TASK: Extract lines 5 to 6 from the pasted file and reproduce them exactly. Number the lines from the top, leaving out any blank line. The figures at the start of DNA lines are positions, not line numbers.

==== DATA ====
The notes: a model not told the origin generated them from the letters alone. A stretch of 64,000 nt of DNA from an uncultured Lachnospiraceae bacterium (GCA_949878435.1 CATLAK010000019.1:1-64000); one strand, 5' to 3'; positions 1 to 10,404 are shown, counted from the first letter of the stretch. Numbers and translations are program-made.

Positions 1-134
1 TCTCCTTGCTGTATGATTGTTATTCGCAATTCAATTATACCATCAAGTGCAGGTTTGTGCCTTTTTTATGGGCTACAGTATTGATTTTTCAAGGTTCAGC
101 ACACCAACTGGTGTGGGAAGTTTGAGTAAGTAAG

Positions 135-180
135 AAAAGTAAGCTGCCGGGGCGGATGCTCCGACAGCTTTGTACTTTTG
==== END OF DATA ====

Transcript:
Positions 135-180
135 AAAAGTAAGCTGCCGGGGCGGATGCTCCGACAGCTTTGTACTTTTG